Growth Budget

February 01, 2022 11:27 pm | Updated 11:27 pm IST

BENGALURU, KARNATAKA, 14/02/2018: Renu Sud Karnad, Managing Director, HDFC Ltd., at a press conference in Bengaluru on February 14, 2018. Photo: G.R.N. Somashekar

BENGALURU, KARNATAKA, 14/02/2018: Renu Sud Karnad, Managing Director, HDFC Ltd., at a press conference in Bengaluru on February 14, 2018. Photo: G.R.N. Somashekar

Hon’ble Finance Minister Ms. Nirmala Sitharaman presented a balanced and growth-oriented Budget with a strong emphasis on long-term growth and avoided any announcement of election-related populist measures.

It focussed on four pillars — productivity, climate action, financing investments and PM Gati Shakti plan and has laid a road map for economic revival against the backdrop of uncertainty amid COVID infections.

Though the fiscal deficit is a tad higher at 6.9% for 2021-2022 and at 6.4% for 2022-23, given the 35% increase in capital expenditure, the government has chosen to be pro-growth and has rightly refrained from undertaking aggressive fiscal consolidation at this early stage of economic recovery.

Disinvestment target

The disinvestment target of ₹65,000 crore seems to be conservative given that the divestment candidates have been clearly identified and the government now has a well-oiled process for divestment in place as it has successfully divested ‘Air India,’ one of the most difficult ones to divest.

Further, given the buoyancy in tax collections, it is highly possible that Budget will surpass revenue assumptions which, to an extent, will help fiscal consolidation and also improve the tax-to-GDP ratio.

Continuing the focus on the Prime Minister’s vision of ‘Housing For All,’ the Finance Minister announced 80 lakh homes to be built by 2023 under the Pradhan Mantri Awas Yojana (PMAY). Additionally, the Budget made an allocation of ₹48,000 crore under the PMAY urban and rural schemes for building these homes.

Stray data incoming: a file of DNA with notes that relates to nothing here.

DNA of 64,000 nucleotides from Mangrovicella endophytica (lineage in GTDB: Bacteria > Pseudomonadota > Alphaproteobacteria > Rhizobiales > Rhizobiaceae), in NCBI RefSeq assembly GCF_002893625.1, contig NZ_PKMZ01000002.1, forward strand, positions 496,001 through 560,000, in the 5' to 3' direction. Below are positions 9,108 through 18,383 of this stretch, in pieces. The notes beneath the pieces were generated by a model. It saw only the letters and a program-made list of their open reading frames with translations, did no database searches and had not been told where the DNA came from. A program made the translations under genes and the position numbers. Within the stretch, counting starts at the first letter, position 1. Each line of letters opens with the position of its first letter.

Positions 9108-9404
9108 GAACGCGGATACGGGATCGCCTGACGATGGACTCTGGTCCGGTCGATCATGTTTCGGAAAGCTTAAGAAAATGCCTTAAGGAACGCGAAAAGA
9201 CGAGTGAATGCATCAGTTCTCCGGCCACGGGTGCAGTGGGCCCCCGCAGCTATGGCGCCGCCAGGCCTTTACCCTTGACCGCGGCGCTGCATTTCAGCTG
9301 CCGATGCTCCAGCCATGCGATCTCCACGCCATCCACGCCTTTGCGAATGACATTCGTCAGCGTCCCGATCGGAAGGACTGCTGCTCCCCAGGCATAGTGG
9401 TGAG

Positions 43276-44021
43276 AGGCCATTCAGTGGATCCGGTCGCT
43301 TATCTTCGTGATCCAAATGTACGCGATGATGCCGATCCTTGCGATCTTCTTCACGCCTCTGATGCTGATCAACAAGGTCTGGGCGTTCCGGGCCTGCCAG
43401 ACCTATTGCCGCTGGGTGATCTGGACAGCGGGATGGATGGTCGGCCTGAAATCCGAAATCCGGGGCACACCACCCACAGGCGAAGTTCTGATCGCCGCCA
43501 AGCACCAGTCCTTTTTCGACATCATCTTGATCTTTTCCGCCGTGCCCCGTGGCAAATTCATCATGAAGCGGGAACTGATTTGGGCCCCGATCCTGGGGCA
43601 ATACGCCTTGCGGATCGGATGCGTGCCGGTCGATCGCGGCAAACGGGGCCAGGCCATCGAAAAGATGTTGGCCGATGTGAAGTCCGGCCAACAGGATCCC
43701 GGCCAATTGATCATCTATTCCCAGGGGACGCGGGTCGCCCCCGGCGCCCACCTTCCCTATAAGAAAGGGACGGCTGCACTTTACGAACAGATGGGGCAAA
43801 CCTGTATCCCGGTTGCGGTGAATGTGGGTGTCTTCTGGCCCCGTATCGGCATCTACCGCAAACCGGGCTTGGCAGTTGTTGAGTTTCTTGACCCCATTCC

Further, the government has rightly acknowledged the need to reduce time required for land- and construction-related approvals for promoting affordable housing for the middle class and the economically weaker sections in urban areas. This will be extremely helpful in scaling up the execution of PMAY across geographies.

India has seen a massive rise in start-ups in the last few The Budget has focussed more on the Made-in-India initiative to minimise the dependency. To encourage the start-up ecosystem, the government has introduced flexible policies to help start-ups.

Use of drones to push excellence

The use of drones for start-ups will push for excellence. The promotion of fintech and technology-based development will help the economy gain pace as well as create better job prospects for individuals.

Micro, Small and Medium Enterprises (MSMEs) continue to be the backbone of economic growth. In a bid to boost local manufacturing and promote self-reliance, the FM announced extending the Emergency Credit Line Guarantee Scheme (ECLGS) up to March 2023.

This will go a long way in supporting the MSME sector and revive industrial activities. The Budget also focusses on sustainable and equitable growth. There is a push for tech excellence. Infrastructure status given to data centres will provide a huge boost to the fast-evolving digital environment of the country.

Moving towards a digital economy, the Budget announced the introduction of CBDC (Central Bank Digital Currency) in 2022-23. The introduction of digital rupee will give a big boost to the digital economy and bring in efficient currency management.

Importance of housing

The pandemic has made people recognise the importance of a roof over one’s head. The government could have given further boost to the housing sector through tax benefits given the strong multiplier effect the sector has on the economy.

The CLSS schemes under the PMAY have been a great example of a successful public-private partnership and its extension, especially for the EWS and LIG category, would have helped immensely to achieve the goal of ‘Housing for All.’

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